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Need to remove white space from text contained in values of XML document

Dear fellow XML/XSLT developers:

I have an XML document that contains elements which hold in some case, quite a bit of text.  Unfortunately, a lot of this text contains quite a bit of extraneous white space and blank lines throughout the entire document.  I would like a small program in Java or XSLT, that can go through the entire XML document and remove the white space, such that there exists only 2 white spaces after each period, double quotes, question/exclamation mark and colons, and a single space after commas, semi-colon's, and brackets (round, curly or square); i.e. standard spacing for punctuation in english.  My XML document looks like the following:
 

<?xml version="1.0" encoding="UTF-8"?>
<collection name="Collection Title">
    <book number="1" title="Book Title">
        <quote number="1" reference="Book 1, Number 1">
             <narrator>John Doe</narrator>
<quotation>blah             blah   blah             </quotation>
</quote>
       
        <quote number="2" reference="Book 1, Number 2">
<narrator>Jane Doe</narrator>
<quotation>blah blah             blah</quotation>
</quote>
...

</book>
</collection>

The XML document is structured, such that <collection> is the parent tags, which contain several <book> elements.  Each <book> element contains several <quote> elements.  The problem with the spacing exists within the <quotation> element ONLY (which exists within the <quote> element).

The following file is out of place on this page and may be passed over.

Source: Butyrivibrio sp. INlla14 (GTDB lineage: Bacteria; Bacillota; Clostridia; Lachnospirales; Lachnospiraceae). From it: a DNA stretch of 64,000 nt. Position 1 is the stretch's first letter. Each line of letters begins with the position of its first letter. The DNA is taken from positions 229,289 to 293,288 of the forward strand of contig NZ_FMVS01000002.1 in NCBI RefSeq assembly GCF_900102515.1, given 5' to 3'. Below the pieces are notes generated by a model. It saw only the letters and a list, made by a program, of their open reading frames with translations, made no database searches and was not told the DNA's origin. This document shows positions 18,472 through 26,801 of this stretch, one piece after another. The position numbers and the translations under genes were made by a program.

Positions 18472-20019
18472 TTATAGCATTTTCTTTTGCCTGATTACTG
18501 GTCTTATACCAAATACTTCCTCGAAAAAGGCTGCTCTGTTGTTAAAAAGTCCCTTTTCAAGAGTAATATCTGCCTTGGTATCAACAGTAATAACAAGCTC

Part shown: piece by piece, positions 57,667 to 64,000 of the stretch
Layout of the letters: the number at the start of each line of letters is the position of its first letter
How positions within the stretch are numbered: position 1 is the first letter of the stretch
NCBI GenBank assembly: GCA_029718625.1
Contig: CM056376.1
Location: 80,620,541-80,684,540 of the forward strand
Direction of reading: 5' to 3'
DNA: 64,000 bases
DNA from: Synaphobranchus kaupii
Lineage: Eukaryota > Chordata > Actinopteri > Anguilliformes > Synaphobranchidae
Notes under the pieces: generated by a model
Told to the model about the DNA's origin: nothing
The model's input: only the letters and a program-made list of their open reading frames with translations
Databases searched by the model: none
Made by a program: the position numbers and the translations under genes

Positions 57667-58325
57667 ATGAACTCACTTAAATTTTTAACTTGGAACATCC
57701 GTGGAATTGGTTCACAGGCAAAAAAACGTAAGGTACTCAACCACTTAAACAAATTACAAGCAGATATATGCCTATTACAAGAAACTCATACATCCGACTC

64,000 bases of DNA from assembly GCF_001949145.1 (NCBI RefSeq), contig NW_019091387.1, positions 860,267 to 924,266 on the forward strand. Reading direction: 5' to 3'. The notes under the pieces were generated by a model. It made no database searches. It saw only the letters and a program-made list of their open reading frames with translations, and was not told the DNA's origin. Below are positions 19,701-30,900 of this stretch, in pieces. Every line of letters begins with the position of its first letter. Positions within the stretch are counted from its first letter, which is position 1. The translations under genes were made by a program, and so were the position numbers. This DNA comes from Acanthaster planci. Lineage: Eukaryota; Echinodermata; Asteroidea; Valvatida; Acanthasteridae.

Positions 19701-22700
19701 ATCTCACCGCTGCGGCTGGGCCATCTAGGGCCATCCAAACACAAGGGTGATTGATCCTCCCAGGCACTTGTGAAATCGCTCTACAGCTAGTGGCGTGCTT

I hope this is clear.  Please let me know if anything is confusing.  

Thanks in advance to all who reply.
 
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fsyed
Asked:
fsyed
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3 Solutions
 
Geert BormansCommented:
If you are happy with a simple normalize-space,
make an identity transform and normalize each text node.
All series of white-space will then become a single space.

If that is not enough for you, I would still do that and use that as a basis
After you normalized the spaces of each text node, you can start replacing occurences of
. - space into . - space - space
That would of course best be done in XSLT2 (you can chunck in Saxon in a java transform: www.saxonica.com)
Or you will be up to some recursive processing (I know what to choose :-) in XSLT1

So, let me know:
- do you need help with normalizing the spaces in teh text nodes
- do you really need the double sace after the periods
- can you use XSLT2

And I will show you some code
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Geert BormansCommented:
Here is an XSLT1, space normalizer, hope it works for you
<?xml version="1.0" encoding="UTF-8"?>
<xsl:stylesheet xmlns:xsl="http://www.w3.org/1999/XSL/Transform" version="1.0">